Because, simply put, private math tutoring and extra workbooks were not enough. My mother signed me up for my first university class during my freshman year of high school. It was a music theory course, and I was the only high school kid in the class. Throughout the next four years, I took university courses in nonfiction writing, piano, and math during both the summer and the school year in addition to a full high school course load.
6. part-time job
When I turned 15, my mother contacted one of our local ballet schools and requested them to hire me as a piano accompanist for their classes. Since I already had some notoreity as a competent pianist in my town, I did not need to audition or interview. I filled out a job application, met with the principal accompanist to discuss repertoire, and worked 5-20 hours/week until I went to college.
7. skip sleepovers, movies, dates, parties, and other fun social events
Here’s what my weekday schedule looked like junior year of high school:
5:45-6:30am: wake up, drive to school
2:15-3pm: drive home, eat snack
3-9pm: practice piano
9-9:30pm: eat dinner
1-1:30am: shower, prepare for bed
Socializing was not a priority, as friends were “a waste of time and wouldn’t get me into college.” Growing up, I was rarely allowed to chat on the phone or online. (To this day, I feel anxious whenever I talk on the phone because part of me still thinks that my mother is eavesdropping and yelling at me to finish.) I was not allowed to party or date. During my first three years of high school, I went to a total of zero parties and sleepovers. It wasn’t until spring break of my senior year that I finally found the time and rebelliousness to stay out drinking all night.
8. make a work schedule preceding the rare fun/social event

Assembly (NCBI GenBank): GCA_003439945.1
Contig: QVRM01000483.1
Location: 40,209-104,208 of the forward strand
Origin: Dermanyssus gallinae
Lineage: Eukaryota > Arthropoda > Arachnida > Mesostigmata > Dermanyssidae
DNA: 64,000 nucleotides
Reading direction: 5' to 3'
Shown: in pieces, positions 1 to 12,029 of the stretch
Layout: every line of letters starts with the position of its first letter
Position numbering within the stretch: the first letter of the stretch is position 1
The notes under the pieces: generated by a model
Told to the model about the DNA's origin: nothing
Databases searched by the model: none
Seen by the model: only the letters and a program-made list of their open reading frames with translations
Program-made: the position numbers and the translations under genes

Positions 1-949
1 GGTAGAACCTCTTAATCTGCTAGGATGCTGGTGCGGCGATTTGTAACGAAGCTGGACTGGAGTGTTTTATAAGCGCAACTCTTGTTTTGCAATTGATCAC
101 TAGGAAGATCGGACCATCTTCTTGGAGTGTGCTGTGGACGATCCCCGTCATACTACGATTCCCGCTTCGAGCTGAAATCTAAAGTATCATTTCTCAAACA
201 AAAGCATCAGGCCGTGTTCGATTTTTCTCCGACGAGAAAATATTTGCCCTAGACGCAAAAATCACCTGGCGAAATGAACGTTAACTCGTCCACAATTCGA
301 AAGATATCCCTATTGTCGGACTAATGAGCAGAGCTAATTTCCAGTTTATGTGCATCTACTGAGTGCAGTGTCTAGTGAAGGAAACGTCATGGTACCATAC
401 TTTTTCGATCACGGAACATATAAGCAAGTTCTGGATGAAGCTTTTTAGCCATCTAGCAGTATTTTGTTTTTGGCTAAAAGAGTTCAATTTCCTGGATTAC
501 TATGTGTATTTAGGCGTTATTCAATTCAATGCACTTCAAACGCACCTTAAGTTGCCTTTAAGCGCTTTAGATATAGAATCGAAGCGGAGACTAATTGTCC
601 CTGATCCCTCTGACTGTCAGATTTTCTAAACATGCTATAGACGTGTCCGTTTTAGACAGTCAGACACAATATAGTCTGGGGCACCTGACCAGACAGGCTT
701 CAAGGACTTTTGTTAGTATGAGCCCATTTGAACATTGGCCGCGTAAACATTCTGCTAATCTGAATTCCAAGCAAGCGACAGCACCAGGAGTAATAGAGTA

My parents were not down with the idea of junior prom because a) they thought boys and girls going on dates was completely immoral and b) I had an out-of-state piano competition the week after. To convince them that my work ethic would not lag in the face of one night of fun, I wrote a work schedule accounting for every minute of prom day:
11:30am-4:30pm: practice piano
4:30-5pm: drive to piano lesson
5-6pm: piano lesson
6-6:30pm: drive home
6:30-7pm: prepare for prom
7pm-12am: dinner and prom
12-12:30am: drive home
They grudgingly accepted this proposal but berated me for weeks afterward for practicing five and not six hours of piano.
9. avoid boys like the plague (until college graduation)
My dad told me when I was 16 that dating and sex were immoral because boys will mess up my academic plans and ruin my life. He also told me that if I ever had a high school boyfriend, he would “shoot us both.” I wasn’t sure if he owned a gun but didn’t call his bluff, as I’m sure he would have been happy to do the job with his bare hands.
Platonic guy friends were not really ok either. One of my best friends O, who I met at chemistry camp the summer after freshman year of high school, flew across the country the following year to visit me and another friend from camp. My parents, upon finding out that he was over 10 years old and had a Y chromosome, arranged for him to live in a hostel 3 miles from our house even though we had plenty of room in our house. Prior to his arrival, they informed me that if we hung out in my room, I had to keep the door open. It didn’t matter that I thought he was asexual and wouldn’t have known what to do with a boy behind closed doors anyway. They were furious at me for months after he left for “enticing” him to visit.
10. mandatory trips to China every summer
To those of you who’re thinking, “What the hell is she whining about? China is awesome!” you are absolutely right. China is awesome. And going to China for a month every summer for 12 consecutive years would’ve been a lot more awesome if I’d been allowed to, you know, go out and explore China. For my Chinese parents, however, trips to the motherland meant a) increasing my piano practice time by at least 50 percent on a rickety, out-of-tune piano and b) spending all non-piano time with octogenarian family members who are too old to enjoy life. I was never allowed to go to bars or clubs (and even if I had I wouldn’t have know who to go with), and the only places I was allowed to visit by myself were the library and bookstore. This is how good Chinese kids are supposed to spend their time, my parents said.
Now, whenever my parents ask if I want to accompany them on their next China trip, I’m just glad that I’m old enough to say no.